One task we needed to perform, before winter sank its teeth in too hard, was buttoning up the bees.
We had a spate of cold weather in November and I was reluctant to open the hive during that time since I didn't want any of the heat escaping. Yet we also needed to check the status of the critters. So on a sunny and comparatively warm day (highs in the 40s), we suited up and opened the hive.
The top-most super was fairly empty, so we removed it entirely and tucked it in the barn. But the super underneath was heavy with honey, so we put the lid back on and left the rest of the hive alone, trusting in the bees' instincts.
But we needed to insulate the hive. All the experienced beekeepers we spoke to said it's best to wrap the hive to protect it from wind and cold.
So Don purchased a sheet of foam insulation that could withstand outside conditions (i.e. rain, snow, etc.).
Then he took careful measurements of the hive...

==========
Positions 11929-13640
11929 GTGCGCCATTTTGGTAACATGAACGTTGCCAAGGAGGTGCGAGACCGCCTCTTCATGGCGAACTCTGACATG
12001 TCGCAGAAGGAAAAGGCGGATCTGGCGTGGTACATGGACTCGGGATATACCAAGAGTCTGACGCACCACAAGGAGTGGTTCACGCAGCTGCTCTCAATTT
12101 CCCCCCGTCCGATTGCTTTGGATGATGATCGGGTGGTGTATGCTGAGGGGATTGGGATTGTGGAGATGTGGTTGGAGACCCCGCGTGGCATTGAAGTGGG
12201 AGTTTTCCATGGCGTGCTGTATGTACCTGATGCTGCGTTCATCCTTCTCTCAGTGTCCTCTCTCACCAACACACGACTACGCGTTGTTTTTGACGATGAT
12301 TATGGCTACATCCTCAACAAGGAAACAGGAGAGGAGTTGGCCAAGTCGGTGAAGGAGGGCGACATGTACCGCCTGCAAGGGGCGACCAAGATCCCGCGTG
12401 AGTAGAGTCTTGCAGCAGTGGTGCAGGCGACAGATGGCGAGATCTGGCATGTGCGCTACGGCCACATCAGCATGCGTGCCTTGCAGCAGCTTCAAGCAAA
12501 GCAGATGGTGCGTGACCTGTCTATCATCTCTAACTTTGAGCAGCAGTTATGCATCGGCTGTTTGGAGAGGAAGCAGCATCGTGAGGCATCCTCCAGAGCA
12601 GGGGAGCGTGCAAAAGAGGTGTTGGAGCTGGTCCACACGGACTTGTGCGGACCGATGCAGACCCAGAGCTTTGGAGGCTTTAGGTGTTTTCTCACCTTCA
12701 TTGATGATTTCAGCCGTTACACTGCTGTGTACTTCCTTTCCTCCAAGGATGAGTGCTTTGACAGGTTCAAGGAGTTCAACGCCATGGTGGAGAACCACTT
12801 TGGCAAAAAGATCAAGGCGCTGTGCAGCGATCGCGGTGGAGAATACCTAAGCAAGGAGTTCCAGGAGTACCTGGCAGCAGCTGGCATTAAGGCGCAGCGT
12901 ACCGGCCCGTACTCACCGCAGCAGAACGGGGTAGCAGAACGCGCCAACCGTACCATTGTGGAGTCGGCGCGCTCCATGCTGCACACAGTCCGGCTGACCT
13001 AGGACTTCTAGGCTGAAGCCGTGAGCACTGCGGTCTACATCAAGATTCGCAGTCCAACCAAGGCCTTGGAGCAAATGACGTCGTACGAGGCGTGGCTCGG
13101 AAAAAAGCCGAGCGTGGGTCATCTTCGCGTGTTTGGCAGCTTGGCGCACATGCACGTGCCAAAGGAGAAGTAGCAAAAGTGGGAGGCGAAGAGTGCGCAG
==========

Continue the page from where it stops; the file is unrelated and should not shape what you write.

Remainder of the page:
...and sketched out what he needed to build a "box" of insulation.
The foam was easy to cut.
He took the assorted cut pieces...
...and built a box. The corners are held together with very thin screws, reinforced with Gorilla-brand duct tape (which we hope will hold up to the elements).
Then we fitted the insulated sleeve around the hive.
We cut holes top and bottom where the bees have their regular access in and out of the hive (they have top and bottom "doors").
Next step: a top.
Don scraped the ice off the lid of the hive...
...and fitted the foam top over the sleeve. He cut ventilation holes to allow moisture to escape (moisture build-up is one of the primary winter killers of hives). These holes will also allow bees outside access through their top door.
Gently, so as not to crush to foam, we ratcheted everything down with a ratchet strap.
Here's the final result:
Hopefully this will help the ladies will make it through the winter!